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HomeClubs & RecreationThe Newman Club shares food and faith

The Newman Club shares food and faith

Chris Browning
The Broadside

From left, Newman Club members Brian Jorgensen, Carolyn Creedican, guest speaker Adrianna Henry, Sam Schwarz, Pat Creedican, Donald “DJ” Jay and Lisa Rausch.

“The scariest thing is catching an edge on your ski when you’re screaming around a sharp curve,” said Newman Club president Sam Schwartz as he passed around plates of carrot cake.
Grace had been said. The homemade spaghetti, garlic bread, and salad had been finished off long ago. It was time for dessert and conversation, another meal with the Central Oregon Community College Newman Club comes to an end. Schwartz, who is also a member of the COCC Nordic Ski Team, will be attending Oregon State University next year in Corvallis, Oregon.
“I guess for me [the Newman Club] is about being with my friends and peers. We have a really good group. Like a youth group but for college students. We do a lot of cool stuff together. I will miss that when I go to the valley,” said Schwartz.
The COCC Newman Club has been official since 2010, but are holding their first series of on-campus meetings this year. Previous meetings were held in member’s homes or at the  St. Francis of Assisi Church in Bend. The Newman Club, like many other student organizations, has deep roots in the larger community. Many of the club’s activities are centered around outdoor recreation and social outings. The group meets every Thursday  at 6:30pm in the Campus Center dinning commons to pray, eat good food, read scripture, and talk about life.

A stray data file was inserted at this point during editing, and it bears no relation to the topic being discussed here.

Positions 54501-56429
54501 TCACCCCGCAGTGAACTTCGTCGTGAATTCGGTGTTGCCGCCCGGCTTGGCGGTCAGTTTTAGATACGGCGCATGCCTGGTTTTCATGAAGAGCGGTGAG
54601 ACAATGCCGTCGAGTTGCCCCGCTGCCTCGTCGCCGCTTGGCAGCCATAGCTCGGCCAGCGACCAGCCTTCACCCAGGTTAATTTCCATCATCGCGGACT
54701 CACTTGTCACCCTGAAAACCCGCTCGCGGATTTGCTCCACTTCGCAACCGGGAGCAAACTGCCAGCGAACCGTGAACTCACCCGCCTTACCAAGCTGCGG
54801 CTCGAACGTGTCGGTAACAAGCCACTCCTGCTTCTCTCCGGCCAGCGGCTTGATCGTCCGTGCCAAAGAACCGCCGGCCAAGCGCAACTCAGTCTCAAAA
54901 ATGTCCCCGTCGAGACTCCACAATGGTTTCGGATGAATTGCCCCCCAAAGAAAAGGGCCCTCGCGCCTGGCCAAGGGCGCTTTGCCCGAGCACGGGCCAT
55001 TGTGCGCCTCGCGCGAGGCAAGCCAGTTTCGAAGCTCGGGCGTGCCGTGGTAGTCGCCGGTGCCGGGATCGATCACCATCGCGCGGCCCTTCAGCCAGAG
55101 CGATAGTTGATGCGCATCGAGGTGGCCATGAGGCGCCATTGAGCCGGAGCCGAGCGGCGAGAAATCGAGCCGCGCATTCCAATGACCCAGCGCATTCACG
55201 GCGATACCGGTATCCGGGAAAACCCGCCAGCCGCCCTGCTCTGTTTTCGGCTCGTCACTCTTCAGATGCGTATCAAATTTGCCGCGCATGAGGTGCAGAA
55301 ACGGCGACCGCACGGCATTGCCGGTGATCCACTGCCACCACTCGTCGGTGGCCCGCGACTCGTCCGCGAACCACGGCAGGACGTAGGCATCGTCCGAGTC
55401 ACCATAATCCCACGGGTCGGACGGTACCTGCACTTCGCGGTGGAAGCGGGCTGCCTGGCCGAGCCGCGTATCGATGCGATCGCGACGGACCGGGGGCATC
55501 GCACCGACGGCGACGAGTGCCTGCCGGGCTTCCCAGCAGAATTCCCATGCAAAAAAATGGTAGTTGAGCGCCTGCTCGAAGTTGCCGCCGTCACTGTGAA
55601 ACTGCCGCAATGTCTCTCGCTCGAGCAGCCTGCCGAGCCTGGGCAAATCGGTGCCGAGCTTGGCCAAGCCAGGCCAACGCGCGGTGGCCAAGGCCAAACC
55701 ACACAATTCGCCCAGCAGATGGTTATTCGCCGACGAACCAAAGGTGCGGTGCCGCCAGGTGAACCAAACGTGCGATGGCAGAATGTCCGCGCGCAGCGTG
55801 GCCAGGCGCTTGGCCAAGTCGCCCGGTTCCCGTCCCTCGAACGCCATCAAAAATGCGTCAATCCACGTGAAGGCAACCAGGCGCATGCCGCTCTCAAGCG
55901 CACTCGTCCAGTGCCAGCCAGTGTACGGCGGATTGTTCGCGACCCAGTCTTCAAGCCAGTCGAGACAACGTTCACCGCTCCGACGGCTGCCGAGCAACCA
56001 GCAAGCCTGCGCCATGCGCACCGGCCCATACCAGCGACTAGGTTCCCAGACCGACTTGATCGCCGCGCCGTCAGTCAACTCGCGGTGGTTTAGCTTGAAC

“I’ve visited other universities and seen their Newman groups. I think ours is a little more adventurous, being Catholic the Bendite way,” said Pat Creedican, the club’s spiritual advisor and supervisor.
The group snowshoed Crater Lake on Feb. 18. Other group activities include day hikes, 5 mile runs, nordic skiing, and bike trips. Creedican leads Club meetings and plans activities through the various Catholic churches and charities in Central Oregon.
In summer 2011, the club volunteered its time to Habitat for Humanity, building houses for the community’s less fortunate.
“The idea is to build camaraderie, brother and sisterhood,” said Creedican. “We want to be a support network, not only for Catholics but for all people at the college.”




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